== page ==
Seizure triggers in dogs

As the seasons begin to change (yes begin, we had snow here last week!) triggers for things like allergies, migraines, and even seizures become topics of conversation. What are common seizure triggers? Are they the same for everyone? Are human triggers the same for canines? Let’s look…


The environment plays a big role. For humans you often hear about photosensitivity; flashing or bright lights. Dogs are very sensitive creatures, physically and emotionally. They can be triggered by barometric pressure changes, extreme heat or cold, and even the bright or flashing lights. Reggie is very sensitive to heat and low barometric pressure.


Physical factors are very similar for dogs and humans. Fatigue is a big factor for humans. This generally isn’t an issue for dogs, but research shows that the most common time of day for animals to have seizures is morning or night, as the body is changing from its sleep/wake cycle. Reggie has always had seizures in the afternoon/evening. Missing or skipping meals can cause low blood sugar, which is a trigger.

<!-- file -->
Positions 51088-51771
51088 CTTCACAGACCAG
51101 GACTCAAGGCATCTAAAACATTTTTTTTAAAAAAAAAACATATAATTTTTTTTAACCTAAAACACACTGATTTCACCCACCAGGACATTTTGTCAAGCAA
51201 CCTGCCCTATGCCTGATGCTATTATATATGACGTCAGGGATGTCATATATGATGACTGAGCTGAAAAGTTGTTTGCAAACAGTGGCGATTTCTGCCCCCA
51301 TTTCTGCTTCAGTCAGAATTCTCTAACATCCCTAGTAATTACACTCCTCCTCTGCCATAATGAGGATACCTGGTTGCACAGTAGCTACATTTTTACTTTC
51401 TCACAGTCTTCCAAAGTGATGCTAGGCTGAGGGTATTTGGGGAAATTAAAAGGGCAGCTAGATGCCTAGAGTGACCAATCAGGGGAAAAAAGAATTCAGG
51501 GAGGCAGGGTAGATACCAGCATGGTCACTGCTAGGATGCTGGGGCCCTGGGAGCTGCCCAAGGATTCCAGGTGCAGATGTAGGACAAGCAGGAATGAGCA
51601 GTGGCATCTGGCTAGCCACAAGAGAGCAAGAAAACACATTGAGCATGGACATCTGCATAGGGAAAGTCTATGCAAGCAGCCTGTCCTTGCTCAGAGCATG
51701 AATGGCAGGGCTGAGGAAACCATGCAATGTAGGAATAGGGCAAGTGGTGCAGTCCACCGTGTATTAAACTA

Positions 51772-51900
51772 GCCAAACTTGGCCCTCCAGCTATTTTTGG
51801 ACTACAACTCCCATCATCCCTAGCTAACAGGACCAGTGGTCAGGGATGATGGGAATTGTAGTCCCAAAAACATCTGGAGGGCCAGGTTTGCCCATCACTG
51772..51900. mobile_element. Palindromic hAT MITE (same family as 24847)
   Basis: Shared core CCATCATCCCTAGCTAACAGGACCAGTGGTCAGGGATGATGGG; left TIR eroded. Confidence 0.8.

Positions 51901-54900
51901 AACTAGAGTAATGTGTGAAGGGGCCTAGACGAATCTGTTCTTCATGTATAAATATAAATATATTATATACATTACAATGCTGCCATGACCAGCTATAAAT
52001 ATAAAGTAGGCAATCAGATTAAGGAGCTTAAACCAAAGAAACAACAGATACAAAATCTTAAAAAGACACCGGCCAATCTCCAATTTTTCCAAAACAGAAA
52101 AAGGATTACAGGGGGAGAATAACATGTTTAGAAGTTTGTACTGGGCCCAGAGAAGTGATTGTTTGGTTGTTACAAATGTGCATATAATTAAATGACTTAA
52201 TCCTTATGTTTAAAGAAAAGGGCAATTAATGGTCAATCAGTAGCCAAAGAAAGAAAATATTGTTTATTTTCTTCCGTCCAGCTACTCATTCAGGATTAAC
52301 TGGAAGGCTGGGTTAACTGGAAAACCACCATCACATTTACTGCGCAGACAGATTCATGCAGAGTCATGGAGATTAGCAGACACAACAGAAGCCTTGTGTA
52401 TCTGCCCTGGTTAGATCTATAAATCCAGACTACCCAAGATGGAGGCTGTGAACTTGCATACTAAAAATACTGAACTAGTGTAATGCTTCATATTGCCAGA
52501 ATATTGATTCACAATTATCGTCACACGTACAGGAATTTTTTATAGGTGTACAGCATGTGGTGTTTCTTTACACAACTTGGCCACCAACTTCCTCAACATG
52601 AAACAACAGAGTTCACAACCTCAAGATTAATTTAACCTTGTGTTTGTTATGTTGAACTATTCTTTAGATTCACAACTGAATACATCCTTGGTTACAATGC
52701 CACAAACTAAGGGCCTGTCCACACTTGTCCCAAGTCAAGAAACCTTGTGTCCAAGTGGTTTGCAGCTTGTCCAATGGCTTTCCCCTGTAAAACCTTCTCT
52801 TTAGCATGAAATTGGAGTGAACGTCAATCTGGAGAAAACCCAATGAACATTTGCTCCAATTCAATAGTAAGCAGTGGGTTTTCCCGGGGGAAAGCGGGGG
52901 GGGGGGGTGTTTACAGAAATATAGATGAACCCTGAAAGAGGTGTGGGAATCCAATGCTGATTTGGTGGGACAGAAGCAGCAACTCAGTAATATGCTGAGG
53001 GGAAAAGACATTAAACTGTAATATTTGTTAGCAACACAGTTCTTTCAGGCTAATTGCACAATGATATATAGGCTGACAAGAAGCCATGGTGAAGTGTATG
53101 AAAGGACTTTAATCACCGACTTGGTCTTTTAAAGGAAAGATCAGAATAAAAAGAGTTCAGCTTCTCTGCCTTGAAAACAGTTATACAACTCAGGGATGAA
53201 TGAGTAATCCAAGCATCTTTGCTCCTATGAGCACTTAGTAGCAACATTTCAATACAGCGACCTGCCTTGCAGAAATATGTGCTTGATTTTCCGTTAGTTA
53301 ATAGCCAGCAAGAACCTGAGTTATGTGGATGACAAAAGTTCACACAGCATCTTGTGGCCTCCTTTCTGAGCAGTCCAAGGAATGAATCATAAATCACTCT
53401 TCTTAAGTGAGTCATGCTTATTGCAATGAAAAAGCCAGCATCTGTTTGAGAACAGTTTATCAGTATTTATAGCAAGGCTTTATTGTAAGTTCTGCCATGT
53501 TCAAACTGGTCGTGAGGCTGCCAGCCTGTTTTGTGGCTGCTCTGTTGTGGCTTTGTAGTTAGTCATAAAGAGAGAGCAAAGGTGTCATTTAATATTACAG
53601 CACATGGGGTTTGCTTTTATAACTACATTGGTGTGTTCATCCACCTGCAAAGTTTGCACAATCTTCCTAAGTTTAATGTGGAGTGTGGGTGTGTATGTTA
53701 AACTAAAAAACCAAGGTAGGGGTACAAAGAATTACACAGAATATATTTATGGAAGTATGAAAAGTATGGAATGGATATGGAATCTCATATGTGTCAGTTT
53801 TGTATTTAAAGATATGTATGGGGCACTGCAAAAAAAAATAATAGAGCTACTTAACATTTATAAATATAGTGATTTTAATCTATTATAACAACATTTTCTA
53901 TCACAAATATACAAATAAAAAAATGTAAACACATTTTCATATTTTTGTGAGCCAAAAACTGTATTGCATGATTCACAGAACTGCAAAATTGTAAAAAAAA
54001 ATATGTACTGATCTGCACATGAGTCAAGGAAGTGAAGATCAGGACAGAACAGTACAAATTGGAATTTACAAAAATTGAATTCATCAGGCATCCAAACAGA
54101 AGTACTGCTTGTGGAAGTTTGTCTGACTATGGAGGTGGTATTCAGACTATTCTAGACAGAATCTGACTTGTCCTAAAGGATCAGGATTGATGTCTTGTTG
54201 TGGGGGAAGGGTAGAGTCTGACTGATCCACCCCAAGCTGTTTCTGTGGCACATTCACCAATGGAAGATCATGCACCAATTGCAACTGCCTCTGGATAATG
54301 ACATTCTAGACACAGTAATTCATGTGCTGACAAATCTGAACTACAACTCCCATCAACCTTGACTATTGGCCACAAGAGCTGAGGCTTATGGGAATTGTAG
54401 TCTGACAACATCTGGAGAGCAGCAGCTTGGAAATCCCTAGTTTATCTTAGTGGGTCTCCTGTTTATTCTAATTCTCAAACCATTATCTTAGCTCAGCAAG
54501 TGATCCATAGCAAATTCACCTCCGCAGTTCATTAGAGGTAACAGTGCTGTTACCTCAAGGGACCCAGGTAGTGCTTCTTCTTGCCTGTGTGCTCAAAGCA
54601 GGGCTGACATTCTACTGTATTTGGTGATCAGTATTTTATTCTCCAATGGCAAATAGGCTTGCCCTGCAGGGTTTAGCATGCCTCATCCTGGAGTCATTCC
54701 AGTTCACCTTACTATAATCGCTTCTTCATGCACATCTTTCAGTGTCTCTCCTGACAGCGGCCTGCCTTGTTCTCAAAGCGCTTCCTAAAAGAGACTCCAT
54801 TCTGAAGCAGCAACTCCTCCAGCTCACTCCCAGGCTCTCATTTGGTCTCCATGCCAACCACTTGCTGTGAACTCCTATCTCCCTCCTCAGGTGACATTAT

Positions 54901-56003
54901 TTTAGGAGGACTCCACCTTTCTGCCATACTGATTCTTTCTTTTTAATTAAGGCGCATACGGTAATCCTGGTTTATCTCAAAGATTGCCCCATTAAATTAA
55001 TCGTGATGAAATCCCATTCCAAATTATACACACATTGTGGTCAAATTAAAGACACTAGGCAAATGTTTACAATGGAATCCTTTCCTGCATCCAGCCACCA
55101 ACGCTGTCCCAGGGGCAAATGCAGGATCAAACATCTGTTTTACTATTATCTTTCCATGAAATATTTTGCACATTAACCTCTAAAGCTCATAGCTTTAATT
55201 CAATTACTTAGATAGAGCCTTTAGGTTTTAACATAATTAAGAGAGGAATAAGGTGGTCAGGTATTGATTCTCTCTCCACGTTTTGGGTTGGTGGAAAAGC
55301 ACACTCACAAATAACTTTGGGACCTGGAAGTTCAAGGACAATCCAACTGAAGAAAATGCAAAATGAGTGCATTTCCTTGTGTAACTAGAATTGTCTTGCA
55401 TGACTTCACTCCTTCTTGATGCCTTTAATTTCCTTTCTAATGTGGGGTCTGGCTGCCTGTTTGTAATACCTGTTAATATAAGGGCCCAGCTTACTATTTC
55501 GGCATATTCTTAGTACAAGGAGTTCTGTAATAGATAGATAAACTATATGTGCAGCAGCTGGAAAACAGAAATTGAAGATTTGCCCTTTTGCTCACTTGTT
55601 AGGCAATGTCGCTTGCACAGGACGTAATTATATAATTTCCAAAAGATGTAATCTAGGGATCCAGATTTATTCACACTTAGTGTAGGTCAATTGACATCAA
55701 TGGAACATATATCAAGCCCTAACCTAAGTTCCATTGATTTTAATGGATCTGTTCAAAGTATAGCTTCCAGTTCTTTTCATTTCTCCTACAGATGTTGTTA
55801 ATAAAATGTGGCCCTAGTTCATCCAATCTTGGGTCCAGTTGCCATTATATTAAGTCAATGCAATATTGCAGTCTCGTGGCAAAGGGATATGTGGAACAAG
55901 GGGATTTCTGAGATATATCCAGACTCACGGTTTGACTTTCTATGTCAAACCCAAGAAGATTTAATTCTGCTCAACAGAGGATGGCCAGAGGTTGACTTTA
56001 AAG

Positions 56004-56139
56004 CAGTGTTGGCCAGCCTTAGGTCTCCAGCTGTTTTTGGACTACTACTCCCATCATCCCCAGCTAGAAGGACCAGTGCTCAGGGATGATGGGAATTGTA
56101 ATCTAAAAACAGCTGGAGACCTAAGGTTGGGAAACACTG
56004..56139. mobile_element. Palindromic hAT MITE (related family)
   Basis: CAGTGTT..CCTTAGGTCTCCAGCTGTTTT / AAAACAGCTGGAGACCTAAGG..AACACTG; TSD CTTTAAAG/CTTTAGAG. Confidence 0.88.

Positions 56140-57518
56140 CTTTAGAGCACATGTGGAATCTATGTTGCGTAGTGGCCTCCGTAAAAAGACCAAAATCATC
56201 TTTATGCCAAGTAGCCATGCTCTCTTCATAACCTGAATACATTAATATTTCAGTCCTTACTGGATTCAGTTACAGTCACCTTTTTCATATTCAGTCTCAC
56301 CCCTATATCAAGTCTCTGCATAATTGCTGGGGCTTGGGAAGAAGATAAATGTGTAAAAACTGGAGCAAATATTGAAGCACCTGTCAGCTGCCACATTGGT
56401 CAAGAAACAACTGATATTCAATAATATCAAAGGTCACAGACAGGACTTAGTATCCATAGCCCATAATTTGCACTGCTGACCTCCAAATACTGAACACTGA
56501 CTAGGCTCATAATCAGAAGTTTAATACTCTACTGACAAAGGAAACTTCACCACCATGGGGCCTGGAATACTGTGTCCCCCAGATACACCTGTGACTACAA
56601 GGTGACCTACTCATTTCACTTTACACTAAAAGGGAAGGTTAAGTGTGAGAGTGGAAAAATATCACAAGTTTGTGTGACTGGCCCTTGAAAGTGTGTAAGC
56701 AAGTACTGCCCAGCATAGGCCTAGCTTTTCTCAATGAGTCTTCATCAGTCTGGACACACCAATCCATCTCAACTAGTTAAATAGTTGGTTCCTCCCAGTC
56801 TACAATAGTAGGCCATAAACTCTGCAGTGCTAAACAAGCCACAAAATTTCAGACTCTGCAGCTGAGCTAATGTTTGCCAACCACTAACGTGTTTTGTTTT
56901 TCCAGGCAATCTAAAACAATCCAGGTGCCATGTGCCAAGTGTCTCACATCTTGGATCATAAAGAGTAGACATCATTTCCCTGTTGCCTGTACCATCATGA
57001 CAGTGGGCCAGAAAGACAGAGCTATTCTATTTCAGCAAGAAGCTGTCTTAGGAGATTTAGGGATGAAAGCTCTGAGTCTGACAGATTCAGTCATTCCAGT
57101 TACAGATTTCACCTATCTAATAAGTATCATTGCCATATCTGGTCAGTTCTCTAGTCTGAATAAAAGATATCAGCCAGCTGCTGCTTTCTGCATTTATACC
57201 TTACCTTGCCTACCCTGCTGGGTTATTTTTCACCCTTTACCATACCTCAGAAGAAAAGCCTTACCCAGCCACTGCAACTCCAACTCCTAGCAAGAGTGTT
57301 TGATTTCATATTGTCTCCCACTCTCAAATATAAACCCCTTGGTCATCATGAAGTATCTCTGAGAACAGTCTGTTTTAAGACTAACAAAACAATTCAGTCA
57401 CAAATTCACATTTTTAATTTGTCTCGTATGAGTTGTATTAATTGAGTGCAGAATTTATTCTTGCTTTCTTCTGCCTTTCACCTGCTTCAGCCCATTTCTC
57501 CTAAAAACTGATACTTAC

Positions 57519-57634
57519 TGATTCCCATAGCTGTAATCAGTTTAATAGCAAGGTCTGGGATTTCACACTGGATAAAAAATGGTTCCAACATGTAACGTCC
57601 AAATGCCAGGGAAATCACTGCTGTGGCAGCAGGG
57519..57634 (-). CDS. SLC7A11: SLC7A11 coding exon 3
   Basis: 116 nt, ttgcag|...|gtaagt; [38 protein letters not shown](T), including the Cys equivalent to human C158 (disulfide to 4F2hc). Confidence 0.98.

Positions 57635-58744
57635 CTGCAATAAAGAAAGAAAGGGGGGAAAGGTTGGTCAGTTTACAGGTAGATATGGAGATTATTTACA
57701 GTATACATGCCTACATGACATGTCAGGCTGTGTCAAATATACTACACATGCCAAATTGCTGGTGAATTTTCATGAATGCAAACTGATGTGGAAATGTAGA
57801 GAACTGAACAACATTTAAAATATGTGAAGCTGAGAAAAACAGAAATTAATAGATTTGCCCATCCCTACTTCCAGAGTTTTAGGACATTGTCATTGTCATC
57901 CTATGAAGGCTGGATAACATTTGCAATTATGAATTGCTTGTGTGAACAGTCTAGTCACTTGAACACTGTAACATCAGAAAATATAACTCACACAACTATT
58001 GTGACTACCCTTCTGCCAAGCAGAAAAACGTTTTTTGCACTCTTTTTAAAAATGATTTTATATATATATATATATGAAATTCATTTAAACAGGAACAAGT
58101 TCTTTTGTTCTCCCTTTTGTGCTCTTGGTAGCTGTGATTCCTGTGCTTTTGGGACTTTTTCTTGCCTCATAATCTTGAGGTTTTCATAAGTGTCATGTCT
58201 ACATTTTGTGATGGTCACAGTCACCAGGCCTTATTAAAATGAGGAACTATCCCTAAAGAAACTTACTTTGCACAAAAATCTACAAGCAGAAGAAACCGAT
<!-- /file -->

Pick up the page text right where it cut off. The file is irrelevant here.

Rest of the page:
Humans can be triggered by alcohol and certain drugs and cheeses. For dogs specifically, eating too salty of a diet (don’t give bacon, hot dog treats, etc.) particularly if your dog takes potassium bromide as an anti-convulsant, can be detrimental as this can lead to salt toxicity and cause seizures and pancreatitis. If your dog already has food allergies (like Reggie) processed, low grade dog foods can cause systemic inflammatory responses that decrease the seizure threshold from the synthetic chemicals, preservatives, and emulsifiers that may be contained in the food. There are also some foods and herbs that have been shown to decrease the seizure threshold such as rosemary, sage, fennel, walnuts, and even turkey.